I’ve heard of flower power, but that is ridiculous.
It took until 1976, but Doctor Who finally turned the Doctor into a secret agent, replete with a loquacious super-villain who commands an army of uniformed henchmen for a foe, in Robert Banks Stewart’s “The Seeds of Doom” (Story Production Code 4L). Aside from the alien plant creature bent on consuming the planet, this story could have featured Roger Moore or Patrick Macnee with little alteration. The Fourth Doctor’s scientific knowledge advances the plot but does not inform the resolution in the least; he’s an action hero, through and through, jumping through windows, donning disguises, brandishing pistols, and wrestling with bad guys mere inches from whirring blades of death.
“The Seeds of Doom” could not have been made during Hartnell or Troughton’s runs. Indeed, the analogous Second Doctor story, “The Seeds of Death,” which also features deadly alien seed pods finding their way to Earth, centers around the dangers of technocracy, the Doctor having to match wits with bureaucrats and Ice Warriors, the former being perhaps the more difficult foe. In Stewart’s tale, the Fourth Doctor confronts a chlorophyl-thirsty megalomaniac who composes orchestral overtures for his beloved plants and commands a giant garden estate patrolled by flunkies with matching jumpers and submachine-guns. No subtle disquisition on humanity’s increasing tendency towards centralized thought, this.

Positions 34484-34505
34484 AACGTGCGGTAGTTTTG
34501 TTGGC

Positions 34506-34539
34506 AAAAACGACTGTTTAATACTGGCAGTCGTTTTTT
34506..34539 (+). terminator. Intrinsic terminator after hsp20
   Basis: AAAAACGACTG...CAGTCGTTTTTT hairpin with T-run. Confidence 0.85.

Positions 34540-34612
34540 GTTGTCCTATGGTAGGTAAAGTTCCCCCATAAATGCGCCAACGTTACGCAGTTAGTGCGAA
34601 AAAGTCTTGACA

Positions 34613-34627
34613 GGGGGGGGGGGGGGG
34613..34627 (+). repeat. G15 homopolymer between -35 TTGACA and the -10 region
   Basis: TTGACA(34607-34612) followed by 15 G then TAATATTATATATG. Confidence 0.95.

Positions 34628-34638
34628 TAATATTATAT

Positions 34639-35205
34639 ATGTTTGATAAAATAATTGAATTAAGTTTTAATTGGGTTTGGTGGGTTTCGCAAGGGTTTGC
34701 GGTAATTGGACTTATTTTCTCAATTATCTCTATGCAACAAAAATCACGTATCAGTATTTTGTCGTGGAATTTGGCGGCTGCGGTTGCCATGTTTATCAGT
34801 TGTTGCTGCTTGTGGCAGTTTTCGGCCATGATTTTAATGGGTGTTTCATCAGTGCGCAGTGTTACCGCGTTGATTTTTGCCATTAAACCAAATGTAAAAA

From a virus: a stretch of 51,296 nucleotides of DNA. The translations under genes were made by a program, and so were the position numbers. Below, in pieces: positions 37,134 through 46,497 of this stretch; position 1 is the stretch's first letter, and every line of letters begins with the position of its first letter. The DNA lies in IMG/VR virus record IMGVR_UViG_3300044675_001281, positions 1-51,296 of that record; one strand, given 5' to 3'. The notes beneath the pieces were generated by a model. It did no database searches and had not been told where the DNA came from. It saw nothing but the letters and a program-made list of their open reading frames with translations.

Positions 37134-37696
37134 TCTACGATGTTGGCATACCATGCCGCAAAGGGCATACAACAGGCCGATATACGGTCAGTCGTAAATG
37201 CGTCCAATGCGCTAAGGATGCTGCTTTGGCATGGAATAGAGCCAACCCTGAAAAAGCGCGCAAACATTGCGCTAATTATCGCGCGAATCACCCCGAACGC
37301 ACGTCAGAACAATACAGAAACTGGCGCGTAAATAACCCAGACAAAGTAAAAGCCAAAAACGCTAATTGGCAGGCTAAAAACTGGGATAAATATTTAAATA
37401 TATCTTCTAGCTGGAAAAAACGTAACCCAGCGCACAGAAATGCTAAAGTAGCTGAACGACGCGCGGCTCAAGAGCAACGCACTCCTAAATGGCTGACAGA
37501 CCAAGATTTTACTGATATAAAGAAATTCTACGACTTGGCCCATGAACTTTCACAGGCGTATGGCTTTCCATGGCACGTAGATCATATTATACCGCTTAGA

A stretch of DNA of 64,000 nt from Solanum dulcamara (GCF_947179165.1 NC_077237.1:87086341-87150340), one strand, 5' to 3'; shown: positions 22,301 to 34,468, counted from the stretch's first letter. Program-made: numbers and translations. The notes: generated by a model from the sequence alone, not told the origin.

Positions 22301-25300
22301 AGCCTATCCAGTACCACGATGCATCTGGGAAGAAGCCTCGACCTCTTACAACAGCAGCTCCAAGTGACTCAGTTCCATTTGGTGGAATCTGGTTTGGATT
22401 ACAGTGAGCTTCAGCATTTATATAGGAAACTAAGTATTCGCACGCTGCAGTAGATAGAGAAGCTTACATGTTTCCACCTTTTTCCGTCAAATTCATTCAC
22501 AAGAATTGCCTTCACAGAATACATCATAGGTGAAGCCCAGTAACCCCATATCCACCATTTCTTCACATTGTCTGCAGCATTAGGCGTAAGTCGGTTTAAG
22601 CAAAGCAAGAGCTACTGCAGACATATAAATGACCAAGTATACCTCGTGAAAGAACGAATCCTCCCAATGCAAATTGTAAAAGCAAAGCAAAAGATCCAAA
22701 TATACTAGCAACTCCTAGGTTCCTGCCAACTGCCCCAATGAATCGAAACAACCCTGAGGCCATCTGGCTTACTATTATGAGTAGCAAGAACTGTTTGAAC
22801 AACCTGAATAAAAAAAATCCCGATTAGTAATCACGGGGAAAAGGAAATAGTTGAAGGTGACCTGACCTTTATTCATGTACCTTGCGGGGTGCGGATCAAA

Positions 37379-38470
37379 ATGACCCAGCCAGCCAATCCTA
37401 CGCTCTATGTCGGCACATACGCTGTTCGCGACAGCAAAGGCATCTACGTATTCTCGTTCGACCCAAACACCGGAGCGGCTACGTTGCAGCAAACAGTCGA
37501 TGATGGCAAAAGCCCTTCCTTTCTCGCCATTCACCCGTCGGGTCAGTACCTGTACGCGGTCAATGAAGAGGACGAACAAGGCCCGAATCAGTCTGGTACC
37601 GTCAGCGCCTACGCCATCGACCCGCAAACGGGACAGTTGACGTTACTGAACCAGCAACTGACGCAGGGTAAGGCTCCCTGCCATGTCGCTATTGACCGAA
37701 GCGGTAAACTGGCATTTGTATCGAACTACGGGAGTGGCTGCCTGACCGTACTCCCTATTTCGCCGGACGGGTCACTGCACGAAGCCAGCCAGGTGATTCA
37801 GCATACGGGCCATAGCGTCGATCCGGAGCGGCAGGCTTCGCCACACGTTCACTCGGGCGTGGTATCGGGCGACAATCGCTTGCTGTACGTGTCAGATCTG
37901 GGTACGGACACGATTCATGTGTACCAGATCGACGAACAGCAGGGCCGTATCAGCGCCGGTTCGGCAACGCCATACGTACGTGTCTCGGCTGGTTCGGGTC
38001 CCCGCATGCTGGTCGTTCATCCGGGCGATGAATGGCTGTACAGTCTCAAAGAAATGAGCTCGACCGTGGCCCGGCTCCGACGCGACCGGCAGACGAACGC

It wouldn’t be a Robert Banks Stewart story without world agencies, and here the World Ecological Bureau’s Antarctic expedition finds a giant seed pod buried twenty thousand years deep in the permafrost. The Doctor is dispatched by UNIT to assist the investigation, but before he can arrive, the pod releases a tendril that infects a researcher. The hapless man turns into a Krinoid, a “galactic weed,” in the Doctor’s parlance, that has the nasty side effect of consuming all non-plant life on any world where it germinates. They always travel in pairs, and the Doctor helpfully digs up the second pod to prove his point.
Harrison Chase, the wealthy hortiphile, learns of the pod through a corrupt contact at the WEB and sends two henchmen to retrieve it (and dispose of any pesky witnesses). Given that the story starts in Antarctica, at a weather-isolated base, one feels at the beginning that the action will take place in this small space, with a dwindling number of survivors fighting against the plant-creature and Chase’s thugs. Stewart has other ideas, though, and by the end of the second of six episodes, the initial Krinoid is destroyed in a blast triggered by the bad guys, killing the last of the researchers as well. Only the Doctor and Sarah survive, because of course they do.